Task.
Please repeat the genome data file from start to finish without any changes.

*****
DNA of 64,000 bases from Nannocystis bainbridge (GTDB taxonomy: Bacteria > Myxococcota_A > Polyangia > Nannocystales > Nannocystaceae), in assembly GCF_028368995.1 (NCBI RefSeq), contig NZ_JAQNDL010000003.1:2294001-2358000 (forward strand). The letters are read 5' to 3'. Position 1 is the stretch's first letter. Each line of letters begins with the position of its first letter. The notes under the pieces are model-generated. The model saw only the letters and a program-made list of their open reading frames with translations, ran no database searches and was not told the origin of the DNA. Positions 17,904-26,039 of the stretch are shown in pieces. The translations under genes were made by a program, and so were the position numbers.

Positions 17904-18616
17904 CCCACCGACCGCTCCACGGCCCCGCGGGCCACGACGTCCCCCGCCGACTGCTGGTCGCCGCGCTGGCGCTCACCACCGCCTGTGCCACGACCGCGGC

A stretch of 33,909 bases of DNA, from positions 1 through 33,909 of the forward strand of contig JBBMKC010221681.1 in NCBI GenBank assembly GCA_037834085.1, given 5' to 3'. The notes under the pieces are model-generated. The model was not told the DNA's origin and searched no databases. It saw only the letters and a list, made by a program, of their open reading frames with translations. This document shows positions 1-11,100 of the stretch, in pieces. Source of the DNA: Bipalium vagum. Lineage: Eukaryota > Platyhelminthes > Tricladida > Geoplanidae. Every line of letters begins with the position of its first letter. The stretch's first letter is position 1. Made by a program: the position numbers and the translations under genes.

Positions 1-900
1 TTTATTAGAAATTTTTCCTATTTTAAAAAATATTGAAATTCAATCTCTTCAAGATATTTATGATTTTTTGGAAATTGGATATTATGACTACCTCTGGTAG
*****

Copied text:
DNA of 64,000 bases from Nannocystis bainbridge (GTDB taxonomy: Bacteria > Myxococcota_A > Polyangia > Nannocystales > Nannocystaceae), in assembly GCF_028368995.1 (NCBI RefSeq), contig NZ_JAQNDL010000003.1:2294001-2358000 (forward strand). The letters are read 5' to 3'. Position 1 is the stretch's first letter. Each line of letters begins with the position of its first letter. The notes under the pieces are model-generated. The model saw only the letters and a program-made list of their open reading frames with translations, ran no database searches and was not told the origin of the DNA. Positions 17,904-26,039 of the stretch are shown in pieces. The translations under genes were made by a program, and so were the position numbers.

Positions 17904-18616
17904 CCCACCGACCGCTCCACGGCCCCGCGGGCCACGACGTCCCCCGCCGACTGCTGGTCGCCGCGCTGGCGCTCACCACCGCCTGTGCCACGACCGCGGC

A stretch of 33,909 bases of DNA, from positions 1 through 33,909 of the forward strand of contig JBBMKC010221681.1 in NCBI GenBank assembly GCA_037834085.1, given 5' to 3'. The notes under the pieces are model-generated. The model was not told the DNA's origin and searched no databases. It saw only the letters and a list, made by a program, of their open reading frames with translations. This document shows positions 1-11,100 of the stretch, in pieces. Source of the DNA: Bipalium vagum. Lineage: Eukaryota > Platyhelminthes > Tricladida > Geoplanidae. Every line of letters begins with the position of its first letter. The stretch's first letter is position 1. Made by a program: the position numbers and the translations under genes.

Positions 1-900
1 TTTATTAGAAATTTTTCCTATTTTAAAAAATATTGAAATTCAATCTCTTCAAGATATTTATGATTTTTTGGAAATTGGATATTATGACTACCTCTGGTAG